Since then, hundreds of CNRP supporters have been detained and are before the courts in mass trials, with human rights activists accusing Hun Sen of establishing a dictatorship.

FILE - Sam Rainsy, self-exiled founder of the opposition Cambodia National Rescue Party (CNRP) and its deputy president, Mu Sochua, speak to members of the media in Kuala Lumpur, Malaysia, Nov. 12, 2019.
FILE - Sam Rainsy, self-exiled founder of the opposition Cambodia National Rescue Party (CNRP) and its deputy president, Mu Sochua, speak to members of the media in Kuala Lumpur, Malaysia, Nov. 12, 2019.

In response the European Union withdrew trade perks afforded Cambodia under its Everything But Arms policy.

Last week, U.S. Deputy Secretary of State Wendy Sherman became the highest-ranking U.S. official to visit Cambodia in five years, meeting with Hun Sen and CNRP leader Kem Sokha, who is awaiting trial in Phnom Penh for treason.

Sherman pressed the government to reopen civic and political space — which along with independent journalism has been severely curtailed — before the commune and national elections.

Phil Robertson, deputy Asia director for Human Rights Watch, said he was not surprised arrests were leading to defections, adding Hun Sen had “always offered a way out,” particularly for CNRP politicians who defected to Hun Sen’s CPP.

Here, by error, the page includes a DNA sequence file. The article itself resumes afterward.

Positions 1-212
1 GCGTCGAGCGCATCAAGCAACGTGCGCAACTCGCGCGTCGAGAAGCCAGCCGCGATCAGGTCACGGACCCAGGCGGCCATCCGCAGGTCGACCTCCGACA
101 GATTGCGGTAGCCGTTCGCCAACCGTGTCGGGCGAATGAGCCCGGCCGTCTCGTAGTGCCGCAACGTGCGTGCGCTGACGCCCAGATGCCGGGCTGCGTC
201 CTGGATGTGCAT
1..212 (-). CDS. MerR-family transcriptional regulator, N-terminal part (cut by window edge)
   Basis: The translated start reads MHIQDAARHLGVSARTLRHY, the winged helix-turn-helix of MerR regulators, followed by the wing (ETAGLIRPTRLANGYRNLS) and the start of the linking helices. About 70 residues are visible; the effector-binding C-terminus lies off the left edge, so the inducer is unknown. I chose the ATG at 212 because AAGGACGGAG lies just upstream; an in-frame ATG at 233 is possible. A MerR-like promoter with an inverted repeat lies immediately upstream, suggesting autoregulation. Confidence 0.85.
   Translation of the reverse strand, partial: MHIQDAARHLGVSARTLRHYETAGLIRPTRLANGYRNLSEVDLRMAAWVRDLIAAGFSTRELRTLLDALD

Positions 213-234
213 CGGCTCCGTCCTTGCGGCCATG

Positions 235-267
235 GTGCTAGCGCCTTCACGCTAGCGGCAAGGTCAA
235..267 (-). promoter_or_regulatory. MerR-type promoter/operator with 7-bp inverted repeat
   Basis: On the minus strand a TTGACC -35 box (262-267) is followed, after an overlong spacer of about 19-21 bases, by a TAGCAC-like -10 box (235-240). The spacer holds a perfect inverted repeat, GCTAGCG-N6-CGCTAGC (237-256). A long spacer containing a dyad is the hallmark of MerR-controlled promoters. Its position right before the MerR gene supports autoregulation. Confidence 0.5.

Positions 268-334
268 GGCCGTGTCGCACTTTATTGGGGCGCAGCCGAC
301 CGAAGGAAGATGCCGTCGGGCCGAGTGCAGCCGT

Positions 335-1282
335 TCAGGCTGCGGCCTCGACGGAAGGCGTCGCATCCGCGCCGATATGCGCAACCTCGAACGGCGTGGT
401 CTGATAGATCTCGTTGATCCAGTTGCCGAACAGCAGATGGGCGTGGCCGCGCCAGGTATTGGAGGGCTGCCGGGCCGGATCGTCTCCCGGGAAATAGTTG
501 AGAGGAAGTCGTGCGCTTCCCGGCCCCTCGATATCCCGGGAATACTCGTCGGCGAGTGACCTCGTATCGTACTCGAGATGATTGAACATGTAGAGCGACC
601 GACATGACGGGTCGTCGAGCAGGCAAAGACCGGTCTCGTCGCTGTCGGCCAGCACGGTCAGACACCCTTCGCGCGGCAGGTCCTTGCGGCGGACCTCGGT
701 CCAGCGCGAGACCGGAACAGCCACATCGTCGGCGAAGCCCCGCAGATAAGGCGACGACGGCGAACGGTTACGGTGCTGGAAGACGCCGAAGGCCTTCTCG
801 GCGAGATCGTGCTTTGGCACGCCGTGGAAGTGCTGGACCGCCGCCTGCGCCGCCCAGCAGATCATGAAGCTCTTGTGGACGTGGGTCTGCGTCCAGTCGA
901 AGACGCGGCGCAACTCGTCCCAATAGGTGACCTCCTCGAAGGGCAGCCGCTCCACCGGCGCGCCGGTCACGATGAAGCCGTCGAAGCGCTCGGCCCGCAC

“That if someone, who they pressure with repression and harassment and in some cases arrest, is willing to go to the CPP then all is forgiven,” he said.

Robertson added this was a “logical extension” of a pressure campaign mounted against the CNRP inside Cambodia.

“The government is quite clearly trying to wipe out the CNRP,” he said.

“I think that they are trying to eliminate any vestige of it. They are certainly trying to uproot all their networks and they’re even prepared to arrest or imprison people, or have people throw their hands up and join the CPP,” he said.

The CPP won all 125 seats contested at the 2018 ballot, after the CNRP was dissolved. Some 20 parties contested that poll, but human rights groups claimed 16 of them were merely CPP proxies.

Another three opposition outfits — the Khmer Will Party, League for Democracy Party and the Grassroots Democracy Party — all failed to have any impact.